Skip to main content
Log in

Children’s Subjective Well-Being in Rich Countries

  • Published:
Child Indicators Research Aims and scope Submit manuscript


This paper is based on background research we undertook for UNICEF Innocenti Report Card 11 on child well-being in rich countries. It develops a new domain index of subjective well-being based on seven indicators drawn from the Health Behaviour of School Aged Children (HBSC) survey 2009/10, which includes life satisfaction, relationships with family and friends, well-being at school, and subjective health. It explores the associations between the indicators, components and the overall domain. Changes in subjective well-being between HBSC 2001/2 and 2009/10 are analysed. It then explores the relationships between subjective well-being and objective domains: material, health, education, behaviour and housing and environment. At a macro level subjective well-being is associated with all those domains. It concludes that subjective well-being should be included in comparative studies of well-being but not necessarily as just another domain. It is a related but different order measure.

This is a preview of subscription content, log in via an institution to check access.

Access this article

Price excludes VAT (USA)
Tax calculation will be finalised during checkout.

Instant access to the full article PDF.

Fig. 1
Fig. 2
Fig. 3
Fig. 4
Fig. 5
Fig. 6
Fig. 7

Similar content being viewed by others



  2. Keung (2007) used the British Household Panel to relate employment and educational outcomes at 20–24 to variation in subjective well-being when the cohort members were 11–15. Her results proved largely negative.


  4. Young people were asked how often they had experienced the following symptoms in the last 6 months: headache; stomach ache; feeling low, irritable or bad tempered; feeling nervous; difficulties in getting to sleep; and feeling dizzy. Response options for each symptom ranged from “about every day” to “rarely or never”. The findings presented show the proportions who reported multiple (two or more) health complaints more than once a week in the past 6 months.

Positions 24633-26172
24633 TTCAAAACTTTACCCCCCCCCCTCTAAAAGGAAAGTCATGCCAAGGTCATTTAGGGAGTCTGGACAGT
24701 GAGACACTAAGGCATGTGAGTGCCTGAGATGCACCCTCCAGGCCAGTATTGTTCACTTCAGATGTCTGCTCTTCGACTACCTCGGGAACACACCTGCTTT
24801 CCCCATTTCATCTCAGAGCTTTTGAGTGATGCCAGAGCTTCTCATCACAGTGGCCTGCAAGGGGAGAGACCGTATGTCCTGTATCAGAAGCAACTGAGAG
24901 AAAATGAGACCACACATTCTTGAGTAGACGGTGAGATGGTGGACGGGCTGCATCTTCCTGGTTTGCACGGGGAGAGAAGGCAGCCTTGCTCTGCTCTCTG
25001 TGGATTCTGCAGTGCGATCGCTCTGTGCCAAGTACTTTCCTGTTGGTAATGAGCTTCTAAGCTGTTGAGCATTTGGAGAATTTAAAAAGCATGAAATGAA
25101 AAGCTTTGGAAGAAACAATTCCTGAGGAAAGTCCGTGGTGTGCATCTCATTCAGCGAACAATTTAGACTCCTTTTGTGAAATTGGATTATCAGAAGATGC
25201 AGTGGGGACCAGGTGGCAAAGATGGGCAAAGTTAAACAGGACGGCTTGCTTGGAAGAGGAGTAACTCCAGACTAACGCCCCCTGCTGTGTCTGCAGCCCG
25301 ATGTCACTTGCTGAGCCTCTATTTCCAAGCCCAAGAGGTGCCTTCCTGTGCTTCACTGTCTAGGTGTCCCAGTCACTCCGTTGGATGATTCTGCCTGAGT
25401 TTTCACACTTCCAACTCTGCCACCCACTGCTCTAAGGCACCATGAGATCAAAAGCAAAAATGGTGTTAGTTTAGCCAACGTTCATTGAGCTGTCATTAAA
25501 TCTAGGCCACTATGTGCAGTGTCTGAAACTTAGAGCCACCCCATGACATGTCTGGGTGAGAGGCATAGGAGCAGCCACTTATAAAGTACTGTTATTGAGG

• Bradshaw, J., Hoelscher, P., & Richardson, D. (2007). An index of child well-being in the European Union 25. Social Indicators Research, 80, 133–177.

    Article  Google Scholar 

  • Cantril, H. (1965). The patterns of human concern. New Brunswick: Rutgers University Press.

    Google Scholar 

  • Cummins, R. (2010). Subjective well-being, homeostatically protected mood and depression: a synthesis. Journal of Happiness Studies, 1(1), 1–17.

    Article  Google Scholar 

  • Currie, C., Zanotti, C., Morgan, A., et al. (2012). Social determinants of health and well-being among young people. Health Behaviour in School-aged Children (HBSC) study: International report from the 2009/2010 survey. Copenhagen: World Health Organisation.

    Google Scholar 

  • Diener, E., Oishi, S., & Lucas, R. E. (2003). Personality, culture, and subjective well-being: emotional and cognitive evaluations of life. Annual Review of Psychology, 54, 403–425.

    Article  Google Scholar 

  • Huebner, E. S., Suldo, S. M., Smith, L. C., & McKnight, C. G. (2004). Life satisfaction in children and youth: empirical foundations and implications for school psychologists [Special issue]. Psychology in the Schools, 41, 81–93.

    Article  Google Scholar 

  • Keung, A. (2007). The impact of life events on the subjective well-being of young people: Evidence from the British Household Panel Survey, PhD University of York.

  • OECD (2013). Accessed 2 April 2013.

  • Redmond, G. (2011). Fullest potential? Three approaches to analysing the adequacy of children’s living standards for their development, Conference of the Human Development and Capabilities Association, Den Haag, 5–8 September 2011.

  • Redmond, G. (2012). A method for assessing the adequacy of Australian Children’s living standards. In K. Gelber & F. Panzironi (Eds.), The capability approach in the Asia-Pacific region. London: Routledge.

    Google Scholar 

  • Ridge, T. (2002). Child poverty and social exclusion. Bristol: The Policy Press.

    Google Scholar 

  • Stiglitz, J., Sen, A. & Fitoussi, J.-P. (2009). Report of the commission on the measurement of economic performance and social progress.

  • The Children’s Society (2012). The good childhood report 2012: A review of our children’s well-being,

  • UNICEF. (2007). Child poverty in perspective: An overview of child well-being in rich countries, Inncocenti Report Card 7. Florence: UNICEF.

    Google Scholar 

  • UNICEF Office of Research. (2013). Measuring child well-being in rich countries: A comparative overview, Innocenti Report Card 11. Florence: UNICEF Office of Research.

    Google Scholar 

Download references

Author information

Authors and Affiliations


Corresponding author

Correspondence to Jonathan Bradshaw.

Rights and permissions

Reprints and permissions

About this article

Cite this article

Bradshaw, J., Martorano, B., Natali, L. et al. Children’s Subjective Well-Being in Rich Countries. Child Ind Res 6, 619–635 (2013).

Download citation

  • Accepted:

  • Published:

  • Issue Date:

  • DOI: